Here's an article talking about exactly what you are asking:
EEG decoding of spoken words in bilingual listeners: from words to language invariant semantic-conceptual representations
I can say that the brain obviously has the ability to invariantly represent different stimuli as being the same abstract concept, not even from stimuli in the same domain (such as auditory to auditory) but even across different domains of knowledge (identifying astract conceptual relationships between visual signals and motor signals)! Whether this can be derived purely from EEG, I doubt it because it lacks the precision necessary (which would require single cell recordings of millions of cells at the same time). I should also note that EEG can't tell us much on how the brain generates the spectral graphs that we record, just what the electrical activity is. We also don't even know what exactly causes the signals. Electrical activity may not even be the only indication of invariance, because other underlying mechanisms may be involved. But the idea of invariance, itself, is the very idea of what you are talking about and this phenomenon is found in lots of ways. In fact, anytime anyone relates two different stimuli as the same concept, it's clear that somehow the brain has an invariant representation of the event. There exists some kind of mechanism in the brain to recognize and store abstract concepts, removed from the concrete signals from which the concepts are learned.
"Mirror" neurons are an example of the domain crossing invariance, and something you can Google. These neurons demonstrate invariance by being similarly activated when an animal witnesses another animal performing an action and when the animal performs the action itself (e.g. eating).
However, your question about bilingual invariant representations and the mirror neurons are simply specific examples of a more general phenomenon. In fact, the ability for humans to have such incredible invariance is a major substrate that makes our intellectual capabilities so distinctly advanced compared to even the latest and greatest artificial intelligence attempts.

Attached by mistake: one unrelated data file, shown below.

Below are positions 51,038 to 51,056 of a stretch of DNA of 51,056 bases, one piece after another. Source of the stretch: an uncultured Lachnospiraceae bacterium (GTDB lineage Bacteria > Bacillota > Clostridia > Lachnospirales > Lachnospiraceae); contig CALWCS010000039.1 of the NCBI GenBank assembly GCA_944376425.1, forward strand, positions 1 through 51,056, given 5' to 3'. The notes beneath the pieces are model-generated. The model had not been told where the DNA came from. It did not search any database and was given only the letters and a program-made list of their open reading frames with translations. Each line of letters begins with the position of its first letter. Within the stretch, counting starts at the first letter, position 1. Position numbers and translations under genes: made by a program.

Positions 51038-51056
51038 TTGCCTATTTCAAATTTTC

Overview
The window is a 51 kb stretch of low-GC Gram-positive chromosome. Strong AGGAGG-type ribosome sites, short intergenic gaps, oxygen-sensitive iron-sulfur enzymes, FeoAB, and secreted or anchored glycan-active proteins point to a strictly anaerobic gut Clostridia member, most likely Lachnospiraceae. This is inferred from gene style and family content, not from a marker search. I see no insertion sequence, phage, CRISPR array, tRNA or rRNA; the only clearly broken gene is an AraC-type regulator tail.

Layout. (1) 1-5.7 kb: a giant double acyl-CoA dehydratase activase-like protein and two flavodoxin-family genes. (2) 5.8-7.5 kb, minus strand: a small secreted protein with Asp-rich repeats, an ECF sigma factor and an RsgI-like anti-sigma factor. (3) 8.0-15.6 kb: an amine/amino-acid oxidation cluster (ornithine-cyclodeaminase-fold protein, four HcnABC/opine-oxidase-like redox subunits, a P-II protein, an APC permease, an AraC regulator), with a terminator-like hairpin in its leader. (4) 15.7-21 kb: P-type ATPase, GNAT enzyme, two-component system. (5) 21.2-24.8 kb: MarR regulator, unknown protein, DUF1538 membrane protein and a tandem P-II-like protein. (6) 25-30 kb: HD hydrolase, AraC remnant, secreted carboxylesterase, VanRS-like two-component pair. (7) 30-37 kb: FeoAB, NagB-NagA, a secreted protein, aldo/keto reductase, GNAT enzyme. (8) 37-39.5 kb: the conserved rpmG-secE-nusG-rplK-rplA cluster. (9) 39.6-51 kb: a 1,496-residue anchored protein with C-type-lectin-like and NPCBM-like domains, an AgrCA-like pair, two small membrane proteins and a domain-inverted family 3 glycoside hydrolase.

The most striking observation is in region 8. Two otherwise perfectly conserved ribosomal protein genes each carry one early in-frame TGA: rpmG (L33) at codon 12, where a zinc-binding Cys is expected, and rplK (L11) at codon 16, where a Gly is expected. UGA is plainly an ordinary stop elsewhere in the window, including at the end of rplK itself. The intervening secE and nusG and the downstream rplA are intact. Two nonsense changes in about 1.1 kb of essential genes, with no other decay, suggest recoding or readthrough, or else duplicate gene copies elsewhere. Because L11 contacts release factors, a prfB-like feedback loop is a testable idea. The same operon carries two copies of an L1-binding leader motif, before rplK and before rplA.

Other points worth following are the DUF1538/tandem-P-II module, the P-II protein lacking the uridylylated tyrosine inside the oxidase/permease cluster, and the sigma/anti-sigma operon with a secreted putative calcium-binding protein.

In the auditory language vs. language example you provided, the differences in auditory signals are ignored and our perception of the concept being communicated remains invariant. The same thing happens in vision. Even though the objective visual signals received by the brain are different, objects can be conceptually related. Just look at one face, then look at another one. You will still be able to identify both objects as the singular concept, "face". You might say "but the general structure of the face is still there". Yet, if you actually look at firing patterns of the neurons, they are still completely different. It's just as mysterious how the brain does this as it is that we can identify differing audio signals as the same concept. Humans possess a variety of invariant abilities in object recognition, such as scale invariance (different sizes), rotational invariance, translational invariance, skew invariance, color invariance, contrast invariance, and many others.
Just keep in mind that even though we possess these invariant abilities, we also maintain the distinctions in parallel. So the answer to your question is both yes and no. We generate both an invariant representation and a variant representation of whatever the stimulus is. Theoretically, both representation types are present in the EEG. However, EEG is not powerful enough to identify the specifics of how this works in language and whether this is even true.